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Why buy locally grown flowers?

You can get flowers anywhere: at the grocery, online, from a florist, the pharmacy, and even gas stations. Why buy locally grown organic flowers? Let’s investigate a little…

Over 80% of our flowers are imported from other countries; typically central and South America. The flowers have to travel by air to get to the states fast enough to be distributed to wholesalers and big retailers, who then sell them to smaller retailers and finally consumers. That’s a lot of mileage when you consider nearly all of these flower varieties can be grown closer to home for less jet fuel. We don’t even use jet fuel for our flowers 😉

Each of those countries we import from have different laws and regulations regarding pesticides, herbicides, and fertilizers, most of which are far lax compared to the U.S. As many of you know, the U.S. also has laws and regulations on domestic uses of pesticides and fertilizers, but absolutely none of them apply to imported flowers. The USDA inspects for pests coming in on floral imports, but does not inspect for pesticides, herbicides or chemical residues. In addition, floral companies in central and S. America (some of which are U.S. owned/operated) all have their own different standards for chemical usage on floral products. It is a self-regulated industry there, and farms may or may not choose to participate in chemical or personal safety practices (fewer than half do). There is a long list of chemicals the farm laborers on these foreign grow sites have to endure. For example, one study in Columbia found up to 127 different toxic chemicals the workers were exposed to. These chemical laden flowers are then shipped here, where florists are exposed to the same high levels, as are the consumers who buy them.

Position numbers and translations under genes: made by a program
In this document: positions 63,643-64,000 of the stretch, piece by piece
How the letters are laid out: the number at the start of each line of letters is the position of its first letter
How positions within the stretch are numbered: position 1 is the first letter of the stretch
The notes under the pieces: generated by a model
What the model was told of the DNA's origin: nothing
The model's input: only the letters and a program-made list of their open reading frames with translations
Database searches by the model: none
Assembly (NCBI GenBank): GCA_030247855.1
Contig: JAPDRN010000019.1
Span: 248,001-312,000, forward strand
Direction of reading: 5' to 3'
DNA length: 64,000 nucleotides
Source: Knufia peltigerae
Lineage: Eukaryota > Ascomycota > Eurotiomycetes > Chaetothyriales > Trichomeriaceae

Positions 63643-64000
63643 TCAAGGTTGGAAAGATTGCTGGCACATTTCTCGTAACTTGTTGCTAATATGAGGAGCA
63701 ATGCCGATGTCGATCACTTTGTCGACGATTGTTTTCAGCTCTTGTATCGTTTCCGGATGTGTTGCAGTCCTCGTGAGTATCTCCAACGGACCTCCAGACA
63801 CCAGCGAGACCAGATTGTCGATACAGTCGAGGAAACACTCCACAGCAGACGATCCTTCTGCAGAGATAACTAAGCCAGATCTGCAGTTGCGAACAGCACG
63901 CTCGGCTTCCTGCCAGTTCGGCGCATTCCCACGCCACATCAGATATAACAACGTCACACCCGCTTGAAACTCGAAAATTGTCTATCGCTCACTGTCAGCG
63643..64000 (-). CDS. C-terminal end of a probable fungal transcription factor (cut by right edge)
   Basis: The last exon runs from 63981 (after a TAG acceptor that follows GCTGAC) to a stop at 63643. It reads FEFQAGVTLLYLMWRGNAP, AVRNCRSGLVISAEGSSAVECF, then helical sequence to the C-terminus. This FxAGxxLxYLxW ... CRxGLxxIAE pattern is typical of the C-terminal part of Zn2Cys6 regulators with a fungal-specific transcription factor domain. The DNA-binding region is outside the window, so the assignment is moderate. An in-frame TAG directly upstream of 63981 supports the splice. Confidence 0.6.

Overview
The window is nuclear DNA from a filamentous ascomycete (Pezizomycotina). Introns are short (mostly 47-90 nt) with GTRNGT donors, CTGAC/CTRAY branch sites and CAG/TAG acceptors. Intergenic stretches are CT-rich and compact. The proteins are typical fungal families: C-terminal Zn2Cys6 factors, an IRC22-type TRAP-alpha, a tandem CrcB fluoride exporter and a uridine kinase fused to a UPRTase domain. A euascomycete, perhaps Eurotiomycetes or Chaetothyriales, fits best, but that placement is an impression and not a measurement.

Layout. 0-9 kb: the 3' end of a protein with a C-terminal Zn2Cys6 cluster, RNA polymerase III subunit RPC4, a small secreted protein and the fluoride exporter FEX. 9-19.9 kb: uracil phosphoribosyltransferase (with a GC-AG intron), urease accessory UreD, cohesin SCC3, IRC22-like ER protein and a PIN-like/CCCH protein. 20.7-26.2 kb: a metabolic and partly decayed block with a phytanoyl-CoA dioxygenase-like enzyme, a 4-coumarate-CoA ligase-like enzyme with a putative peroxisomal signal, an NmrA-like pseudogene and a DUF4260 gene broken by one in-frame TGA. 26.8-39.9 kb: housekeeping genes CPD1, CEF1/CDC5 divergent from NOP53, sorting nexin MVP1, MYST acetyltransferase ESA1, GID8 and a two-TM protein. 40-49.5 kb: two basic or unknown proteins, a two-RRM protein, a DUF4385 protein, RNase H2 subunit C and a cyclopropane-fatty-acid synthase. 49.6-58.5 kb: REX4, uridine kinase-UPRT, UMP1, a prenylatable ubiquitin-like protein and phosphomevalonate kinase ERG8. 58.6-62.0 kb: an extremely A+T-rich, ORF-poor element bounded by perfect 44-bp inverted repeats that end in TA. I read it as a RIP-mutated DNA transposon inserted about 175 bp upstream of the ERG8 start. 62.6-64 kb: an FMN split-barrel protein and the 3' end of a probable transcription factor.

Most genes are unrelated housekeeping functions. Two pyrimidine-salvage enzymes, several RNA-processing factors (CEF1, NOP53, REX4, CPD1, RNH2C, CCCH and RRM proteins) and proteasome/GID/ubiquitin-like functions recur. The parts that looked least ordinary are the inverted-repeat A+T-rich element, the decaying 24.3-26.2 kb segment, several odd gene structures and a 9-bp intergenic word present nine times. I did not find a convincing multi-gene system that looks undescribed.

1st Summer Sunflowers are Blooming!

Back to the original question of why buy locally grown flowers; it’s really a smart, common sense two-part answer. First, the transportation costs are much lower in time, fuels and overall carbon footprint. Second, to avoid contact with what our own National Institute of Health (NIH) considers “a unique professional situation [where people] are exposed regularly to a very high level of toxic chemicals and rather high concentration levels”. Besides, beautiful flowers should be a joy to have, not a source of health concern. After all, flowers are the language of love!

If you’d like to learn more, check out the links below: